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Russian lawmakers expand powers of security service

Russia’s most feared counterintelligence service took on even wider powers under a law approved Friday in parliament, and critics warned that the country was sliding back toward Soviet-era repressions.

The FSB, a modern-day successor to the Soviet KGB, will now have the authority to issue warnings to people who have broken no laws but are viewed as potential criminals.

Rights monitors have criticized the law as a throwback to the times when Russians lived in fear of state persecution for appearing ideologically objectionable. Many warn that the measure will be used to further silence dissent against the government.

“It’s a plain attempt on the part of the FSB to return to the old KGB methods … when a person committed no crime but still became an object of KGB attention,” said Nikita Petrov, a historian with the Memorial human rights group who specializes in the history of the KGB. “So they approached him and applied pressure, making him worry, making him scared.”

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Even the Moscow city council had raised concerns as the bill worked its way through the Duma, Russia’s lower house of parliament. The city government had urged lawmakers without success to stipulate that the FSB had to seek approval from a prosecutor before issuing warnings.

Despite the outcry, the bill sailed to a 354-96 vote in the Duma on its final reading Friday. The bill still needs the approval of the upper house, but that step is widely seen as a foregone conclusion.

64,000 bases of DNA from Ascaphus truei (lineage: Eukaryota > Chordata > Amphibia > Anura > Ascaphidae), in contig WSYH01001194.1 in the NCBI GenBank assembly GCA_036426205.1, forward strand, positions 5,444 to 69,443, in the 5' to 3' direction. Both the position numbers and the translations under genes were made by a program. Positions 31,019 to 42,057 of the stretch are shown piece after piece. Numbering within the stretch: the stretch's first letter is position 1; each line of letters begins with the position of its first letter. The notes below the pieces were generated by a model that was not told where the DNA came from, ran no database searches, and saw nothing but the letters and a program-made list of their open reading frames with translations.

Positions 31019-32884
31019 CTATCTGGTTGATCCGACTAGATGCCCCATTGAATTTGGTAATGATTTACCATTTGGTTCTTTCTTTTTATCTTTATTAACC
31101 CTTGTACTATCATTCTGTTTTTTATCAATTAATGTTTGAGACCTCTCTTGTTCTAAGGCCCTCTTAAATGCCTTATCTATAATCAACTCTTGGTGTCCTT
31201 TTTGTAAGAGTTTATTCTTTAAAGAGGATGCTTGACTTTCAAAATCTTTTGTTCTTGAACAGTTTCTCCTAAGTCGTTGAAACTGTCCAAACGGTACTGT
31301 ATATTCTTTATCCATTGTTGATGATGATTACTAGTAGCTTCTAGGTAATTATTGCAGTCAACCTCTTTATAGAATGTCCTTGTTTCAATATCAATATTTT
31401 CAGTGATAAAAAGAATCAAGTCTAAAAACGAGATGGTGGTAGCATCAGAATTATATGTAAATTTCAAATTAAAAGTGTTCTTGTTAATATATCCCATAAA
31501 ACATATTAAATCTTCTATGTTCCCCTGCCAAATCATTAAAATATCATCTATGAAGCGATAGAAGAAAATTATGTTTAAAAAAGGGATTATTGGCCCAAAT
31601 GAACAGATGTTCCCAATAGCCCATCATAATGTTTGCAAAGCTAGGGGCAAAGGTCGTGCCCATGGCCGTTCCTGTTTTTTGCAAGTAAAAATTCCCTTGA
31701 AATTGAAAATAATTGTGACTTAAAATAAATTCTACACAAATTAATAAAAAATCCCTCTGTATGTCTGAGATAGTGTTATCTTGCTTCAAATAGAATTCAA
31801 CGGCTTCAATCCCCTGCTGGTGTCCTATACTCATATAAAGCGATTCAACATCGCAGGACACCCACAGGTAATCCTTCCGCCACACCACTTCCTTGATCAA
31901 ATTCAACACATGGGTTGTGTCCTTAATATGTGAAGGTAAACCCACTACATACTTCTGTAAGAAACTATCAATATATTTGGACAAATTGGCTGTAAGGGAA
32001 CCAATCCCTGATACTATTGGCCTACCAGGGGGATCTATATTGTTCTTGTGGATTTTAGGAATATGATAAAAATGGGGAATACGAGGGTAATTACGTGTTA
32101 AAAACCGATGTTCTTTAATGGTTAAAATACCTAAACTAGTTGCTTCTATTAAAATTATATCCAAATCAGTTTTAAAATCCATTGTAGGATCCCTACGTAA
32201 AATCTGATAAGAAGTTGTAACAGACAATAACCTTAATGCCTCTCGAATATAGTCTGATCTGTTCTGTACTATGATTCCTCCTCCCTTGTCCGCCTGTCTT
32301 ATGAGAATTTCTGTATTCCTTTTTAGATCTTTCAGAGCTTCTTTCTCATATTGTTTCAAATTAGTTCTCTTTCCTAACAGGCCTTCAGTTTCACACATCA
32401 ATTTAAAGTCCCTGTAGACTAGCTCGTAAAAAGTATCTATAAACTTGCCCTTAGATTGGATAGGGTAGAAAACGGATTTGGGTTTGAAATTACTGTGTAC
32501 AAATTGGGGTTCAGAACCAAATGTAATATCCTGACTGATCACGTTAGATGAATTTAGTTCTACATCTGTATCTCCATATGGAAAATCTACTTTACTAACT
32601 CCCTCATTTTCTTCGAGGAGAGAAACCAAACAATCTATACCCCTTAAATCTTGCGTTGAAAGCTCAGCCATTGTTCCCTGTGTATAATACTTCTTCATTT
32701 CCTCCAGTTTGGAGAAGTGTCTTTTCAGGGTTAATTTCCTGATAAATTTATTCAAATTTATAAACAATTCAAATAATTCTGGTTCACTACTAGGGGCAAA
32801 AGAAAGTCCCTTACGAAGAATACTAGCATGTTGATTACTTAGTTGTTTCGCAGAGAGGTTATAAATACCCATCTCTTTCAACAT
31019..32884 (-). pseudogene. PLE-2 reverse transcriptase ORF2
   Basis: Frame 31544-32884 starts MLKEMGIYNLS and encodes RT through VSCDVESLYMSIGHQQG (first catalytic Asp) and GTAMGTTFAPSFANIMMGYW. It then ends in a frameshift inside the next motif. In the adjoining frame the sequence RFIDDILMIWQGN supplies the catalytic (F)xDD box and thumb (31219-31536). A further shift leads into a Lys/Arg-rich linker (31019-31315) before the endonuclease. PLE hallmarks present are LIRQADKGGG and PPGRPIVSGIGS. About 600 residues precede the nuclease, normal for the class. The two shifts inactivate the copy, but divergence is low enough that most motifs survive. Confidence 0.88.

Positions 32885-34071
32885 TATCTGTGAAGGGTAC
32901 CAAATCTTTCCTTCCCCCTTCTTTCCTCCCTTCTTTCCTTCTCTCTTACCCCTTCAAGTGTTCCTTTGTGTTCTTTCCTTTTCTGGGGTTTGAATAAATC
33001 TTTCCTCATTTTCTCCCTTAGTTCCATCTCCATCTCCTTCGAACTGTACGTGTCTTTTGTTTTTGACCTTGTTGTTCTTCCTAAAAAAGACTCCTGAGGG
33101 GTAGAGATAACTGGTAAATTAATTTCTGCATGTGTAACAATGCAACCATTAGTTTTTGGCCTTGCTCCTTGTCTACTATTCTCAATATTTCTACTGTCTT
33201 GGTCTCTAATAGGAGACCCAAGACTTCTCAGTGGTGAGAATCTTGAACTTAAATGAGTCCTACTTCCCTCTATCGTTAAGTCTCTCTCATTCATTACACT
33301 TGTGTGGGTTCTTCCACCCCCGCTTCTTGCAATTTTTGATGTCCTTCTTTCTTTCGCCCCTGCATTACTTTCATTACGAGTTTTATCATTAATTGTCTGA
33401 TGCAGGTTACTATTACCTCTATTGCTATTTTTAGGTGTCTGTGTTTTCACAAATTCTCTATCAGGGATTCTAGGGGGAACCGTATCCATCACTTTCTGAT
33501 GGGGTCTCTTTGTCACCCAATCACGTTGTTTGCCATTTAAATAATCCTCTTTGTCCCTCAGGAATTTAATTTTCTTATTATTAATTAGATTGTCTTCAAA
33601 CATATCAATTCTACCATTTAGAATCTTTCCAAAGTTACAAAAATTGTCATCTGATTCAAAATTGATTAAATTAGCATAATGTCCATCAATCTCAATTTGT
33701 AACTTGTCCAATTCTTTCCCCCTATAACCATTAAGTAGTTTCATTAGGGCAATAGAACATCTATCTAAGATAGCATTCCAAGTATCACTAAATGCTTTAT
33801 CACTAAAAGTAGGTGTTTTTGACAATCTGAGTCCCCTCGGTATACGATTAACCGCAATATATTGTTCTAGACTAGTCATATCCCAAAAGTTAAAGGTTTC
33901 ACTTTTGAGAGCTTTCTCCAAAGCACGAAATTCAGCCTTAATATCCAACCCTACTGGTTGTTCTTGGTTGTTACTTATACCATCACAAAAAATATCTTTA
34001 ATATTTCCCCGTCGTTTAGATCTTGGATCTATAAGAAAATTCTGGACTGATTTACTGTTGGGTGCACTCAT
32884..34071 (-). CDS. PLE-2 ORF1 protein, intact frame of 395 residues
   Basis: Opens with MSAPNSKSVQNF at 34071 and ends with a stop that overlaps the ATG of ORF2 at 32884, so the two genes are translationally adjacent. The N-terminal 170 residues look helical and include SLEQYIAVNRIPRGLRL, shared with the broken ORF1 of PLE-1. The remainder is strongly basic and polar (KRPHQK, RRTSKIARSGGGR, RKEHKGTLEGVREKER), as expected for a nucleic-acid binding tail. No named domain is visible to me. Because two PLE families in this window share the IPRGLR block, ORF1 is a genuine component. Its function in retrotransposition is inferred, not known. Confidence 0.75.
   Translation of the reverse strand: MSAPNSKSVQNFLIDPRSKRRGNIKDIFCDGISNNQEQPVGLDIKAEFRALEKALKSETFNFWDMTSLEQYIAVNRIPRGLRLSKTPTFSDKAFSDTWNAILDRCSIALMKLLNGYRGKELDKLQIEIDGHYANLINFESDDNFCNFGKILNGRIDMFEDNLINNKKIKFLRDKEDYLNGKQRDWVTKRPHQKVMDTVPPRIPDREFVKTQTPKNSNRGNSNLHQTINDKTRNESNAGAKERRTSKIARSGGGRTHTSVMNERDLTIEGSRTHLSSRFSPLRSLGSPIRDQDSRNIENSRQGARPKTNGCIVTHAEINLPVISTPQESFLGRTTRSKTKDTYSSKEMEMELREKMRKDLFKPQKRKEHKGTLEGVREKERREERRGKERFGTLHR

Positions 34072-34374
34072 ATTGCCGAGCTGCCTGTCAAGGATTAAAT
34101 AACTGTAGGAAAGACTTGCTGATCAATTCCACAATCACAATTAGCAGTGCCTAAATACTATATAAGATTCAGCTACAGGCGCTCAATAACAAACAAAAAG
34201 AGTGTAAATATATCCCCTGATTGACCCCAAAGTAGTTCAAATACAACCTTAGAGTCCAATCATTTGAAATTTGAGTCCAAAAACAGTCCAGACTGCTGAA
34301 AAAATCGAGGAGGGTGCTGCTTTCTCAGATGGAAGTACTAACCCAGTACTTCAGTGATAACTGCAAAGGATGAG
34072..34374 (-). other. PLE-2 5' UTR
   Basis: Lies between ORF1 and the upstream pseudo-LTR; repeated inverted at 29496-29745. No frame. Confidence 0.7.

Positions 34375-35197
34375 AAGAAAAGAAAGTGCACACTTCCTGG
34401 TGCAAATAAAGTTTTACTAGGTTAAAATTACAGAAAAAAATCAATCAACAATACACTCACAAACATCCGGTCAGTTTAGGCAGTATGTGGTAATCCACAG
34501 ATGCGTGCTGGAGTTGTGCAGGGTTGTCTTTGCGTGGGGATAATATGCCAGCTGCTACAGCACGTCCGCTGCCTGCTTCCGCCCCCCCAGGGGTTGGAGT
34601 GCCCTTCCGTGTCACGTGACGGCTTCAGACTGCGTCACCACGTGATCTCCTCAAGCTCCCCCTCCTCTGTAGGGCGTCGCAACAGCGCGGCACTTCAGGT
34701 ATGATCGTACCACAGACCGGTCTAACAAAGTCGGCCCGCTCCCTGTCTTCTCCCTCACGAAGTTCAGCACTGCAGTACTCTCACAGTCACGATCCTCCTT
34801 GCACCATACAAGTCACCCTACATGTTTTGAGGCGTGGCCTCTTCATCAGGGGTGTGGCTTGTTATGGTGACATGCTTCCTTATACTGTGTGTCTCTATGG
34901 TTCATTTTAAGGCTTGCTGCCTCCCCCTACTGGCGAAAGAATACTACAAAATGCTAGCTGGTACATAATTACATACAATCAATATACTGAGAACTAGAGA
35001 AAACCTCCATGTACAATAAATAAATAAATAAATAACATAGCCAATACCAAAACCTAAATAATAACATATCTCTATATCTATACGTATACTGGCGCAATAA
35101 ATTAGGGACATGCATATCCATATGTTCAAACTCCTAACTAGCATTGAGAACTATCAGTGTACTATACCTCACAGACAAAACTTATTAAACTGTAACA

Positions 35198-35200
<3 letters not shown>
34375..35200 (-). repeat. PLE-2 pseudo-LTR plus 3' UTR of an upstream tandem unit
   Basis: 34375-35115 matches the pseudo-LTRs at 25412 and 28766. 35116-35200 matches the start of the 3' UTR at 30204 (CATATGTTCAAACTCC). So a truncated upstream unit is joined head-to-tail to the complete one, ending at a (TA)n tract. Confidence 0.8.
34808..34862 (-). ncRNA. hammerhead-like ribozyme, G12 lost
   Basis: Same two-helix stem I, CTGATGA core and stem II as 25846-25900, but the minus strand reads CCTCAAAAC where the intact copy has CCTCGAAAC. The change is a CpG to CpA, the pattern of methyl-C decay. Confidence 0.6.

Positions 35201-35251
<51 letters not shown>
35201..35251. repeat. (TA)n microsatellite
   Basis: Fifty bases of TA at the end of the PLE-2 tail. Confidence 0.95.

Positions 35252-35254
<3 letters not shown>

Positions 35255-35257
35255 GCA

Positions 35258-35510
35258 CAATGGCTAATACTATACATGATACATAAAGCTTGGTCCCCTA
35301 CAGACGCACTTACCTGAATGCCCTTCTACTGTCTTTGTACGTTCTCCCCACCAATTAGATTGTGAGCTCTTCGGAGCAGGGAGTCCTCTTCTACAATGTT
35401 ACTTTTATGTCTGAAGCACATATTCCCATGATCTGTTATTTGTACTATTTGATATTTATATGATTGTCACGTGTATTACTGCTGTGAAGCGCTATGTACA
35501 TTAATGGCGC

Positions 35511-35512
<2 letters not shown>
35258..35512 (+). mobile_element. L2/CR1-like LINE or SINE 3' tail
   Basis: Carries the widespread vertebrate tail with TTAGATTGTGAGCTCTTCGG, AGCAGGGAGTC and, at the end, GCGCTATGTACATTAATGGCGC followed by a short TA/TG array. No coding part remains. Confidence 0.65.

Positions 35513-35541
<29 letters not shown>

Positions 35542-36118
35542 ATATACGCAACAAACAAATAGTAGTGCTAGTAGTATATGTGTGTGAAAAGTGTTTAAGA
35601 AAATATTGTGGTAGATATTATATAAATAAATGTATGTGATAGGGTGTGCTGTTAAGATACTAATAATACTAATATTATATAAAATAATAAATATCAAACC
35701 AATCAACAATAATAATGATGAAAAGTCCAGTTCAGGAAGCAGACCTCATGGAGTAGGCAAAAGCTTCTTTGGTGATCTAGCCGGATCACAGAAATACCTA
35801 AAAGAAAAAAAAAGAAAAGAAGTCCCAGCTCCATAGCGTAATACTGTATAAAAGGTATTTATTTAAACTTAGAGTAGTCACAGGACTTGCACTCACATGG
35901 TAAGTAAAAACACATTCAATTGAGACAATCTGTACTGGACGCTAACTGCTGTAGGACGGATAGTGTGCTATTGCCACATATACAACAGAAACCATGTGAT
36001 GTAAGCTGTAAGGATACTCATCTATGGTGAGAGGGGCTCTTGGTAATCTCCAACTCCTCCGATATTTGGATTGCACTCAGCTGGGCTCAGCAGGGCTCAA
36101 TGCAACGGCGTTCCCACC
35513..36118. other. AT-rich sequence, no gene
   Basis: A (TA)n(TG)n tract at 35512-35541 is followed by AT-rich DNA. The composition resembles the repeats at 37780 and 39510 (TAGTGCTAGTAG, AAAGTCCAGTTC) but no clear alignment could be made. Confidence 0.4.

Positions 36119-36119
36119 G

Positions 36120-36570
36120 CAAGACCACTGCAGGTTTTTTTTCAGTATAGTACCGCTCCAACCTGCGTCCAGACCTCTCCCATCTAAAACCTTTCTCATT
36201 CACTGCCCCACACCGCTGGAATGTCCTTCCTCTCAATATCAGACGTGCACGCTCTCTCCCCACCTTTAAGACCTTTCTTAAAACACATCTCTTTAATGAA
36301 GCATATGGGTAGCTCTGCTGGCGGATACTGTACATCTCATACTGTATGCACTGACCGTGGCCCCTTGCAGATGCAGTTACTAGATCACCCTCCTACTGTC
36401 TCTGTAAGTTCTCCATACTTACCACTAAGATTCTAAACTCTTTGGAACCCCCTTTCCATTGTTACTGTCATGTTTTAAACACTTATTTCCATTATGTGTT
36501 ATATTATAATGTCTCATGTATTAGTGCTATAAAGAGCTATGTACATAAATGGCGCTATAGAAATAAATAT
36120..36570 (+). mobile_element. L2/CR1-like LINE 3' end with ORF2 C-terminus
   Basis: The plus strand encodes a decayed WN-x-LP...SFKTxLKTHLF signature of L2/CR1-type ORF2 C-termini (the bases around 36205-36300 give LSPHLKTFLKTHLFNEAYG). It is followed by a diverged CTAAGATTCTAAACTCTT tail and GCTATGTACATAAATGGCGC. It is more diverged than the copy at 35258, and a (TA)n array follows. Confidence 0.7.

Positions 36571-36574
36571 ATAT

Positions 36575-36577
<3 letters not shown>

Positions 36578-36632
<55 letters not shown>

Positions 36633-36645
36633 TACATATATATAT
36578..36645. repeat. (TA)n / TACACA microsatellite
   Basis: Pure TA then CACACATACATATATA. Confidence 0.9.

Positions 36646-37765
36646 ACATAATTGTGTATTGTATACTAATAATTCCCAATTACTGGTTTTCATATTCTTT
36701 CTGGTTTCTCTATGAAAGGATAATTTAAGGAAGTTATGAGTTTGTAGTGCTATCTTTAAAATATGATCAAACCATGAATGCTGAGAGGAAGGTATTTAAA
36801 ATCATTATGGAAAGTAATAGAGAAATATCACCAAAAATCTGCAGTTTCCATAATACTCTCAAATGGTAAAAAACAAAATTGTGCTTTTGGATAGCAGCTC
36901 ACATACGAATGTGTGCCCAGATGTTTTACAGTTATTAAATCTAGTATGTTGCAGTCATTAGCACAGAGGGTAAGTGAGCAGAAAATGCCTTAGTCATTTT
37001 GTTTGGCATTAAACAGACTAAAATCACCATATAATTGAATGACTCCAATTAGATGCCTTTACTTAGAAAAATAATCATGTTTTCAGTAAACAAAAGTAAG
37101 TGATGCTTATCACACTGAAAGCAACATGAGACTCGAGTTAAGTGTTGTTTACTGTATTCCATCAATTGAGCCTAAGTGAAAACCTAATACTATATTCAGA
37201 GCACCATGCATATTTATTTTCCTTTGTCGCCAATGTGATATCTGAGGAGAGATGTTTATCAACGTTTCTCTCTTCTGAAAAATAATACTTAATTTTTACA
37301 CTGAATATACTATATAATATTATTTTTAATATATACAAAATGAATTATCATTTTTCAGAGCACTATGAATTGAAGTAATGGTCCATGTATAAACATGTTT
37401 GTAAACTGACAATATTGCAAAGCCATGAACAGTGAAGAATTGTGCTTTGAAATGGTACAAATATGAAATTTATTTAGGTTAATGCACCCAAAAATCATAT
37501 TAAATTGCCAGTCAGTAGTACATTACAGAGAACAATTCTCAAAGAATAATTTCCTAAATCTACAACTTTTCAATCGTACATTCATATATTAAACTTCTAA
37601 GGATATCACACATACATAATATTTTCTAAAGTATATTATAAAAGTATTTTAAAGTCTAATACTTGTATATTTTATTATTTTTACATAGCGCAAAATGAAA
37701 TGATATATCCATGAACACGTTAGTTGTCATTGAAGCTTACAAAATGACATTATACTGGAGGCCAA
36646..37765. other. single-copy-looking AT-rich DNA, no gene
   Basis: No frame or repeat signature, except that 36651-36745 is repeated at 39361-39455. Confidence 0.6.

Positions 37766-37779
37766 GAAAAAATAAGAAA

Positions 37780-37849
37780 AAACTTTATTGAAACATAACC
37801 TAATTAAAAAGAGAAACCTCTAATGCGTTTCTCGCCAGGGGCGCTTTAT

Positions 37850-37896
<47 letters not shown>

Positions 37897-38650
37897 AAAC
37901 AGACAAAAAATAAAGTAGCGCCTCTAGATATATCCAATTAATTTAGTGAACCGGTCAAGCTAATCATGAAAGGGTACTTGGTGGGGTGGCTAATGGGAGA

Government officials have sharply defended the move to empower the counterintelligence agency.

“This warning is made to give the person a right to change his mind,” FSB head Yuri Gorbunov said in a statement posted on the organization’s website. “It is exclusively a prevention measure meant to warn a person against the possibility of committing a more grievous crime in the near future.”

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Earlier versions of the law had given the FSB authority to fine or imprison people who ignored its warnings. Those provisions were stripped from the measure before passage, but the intimidating effect of receiving a warning remained.

Observers speculated that the law originated from Prime Minister Vladimir Putin, himself a former KGB agent. President Dmitry Medvedev, Putin’s longtime underling and chosen successor, has claimed that he had directly instructed lawmakers about the bill.

“The law on the FSB is our domestic bill,” a curt Medvedev said this week in response to a German reporter’s question. “Every country has the right to improve its legislation, including related to the special services.”

Since Putin’s rise to power, critics have complained that the FSB has been slowly moving to assert itself onto society in the mold of the KGB.

“They are confident that by using the old methods they can restore not only the power of the KGB but the might of the state,” said Vladimir Voinovich, a Russian writer who was persecuted by the KGB. “They will fail in the end, but in the process they will ruin the lives of many, many people.”

megan.stack@latimes.com


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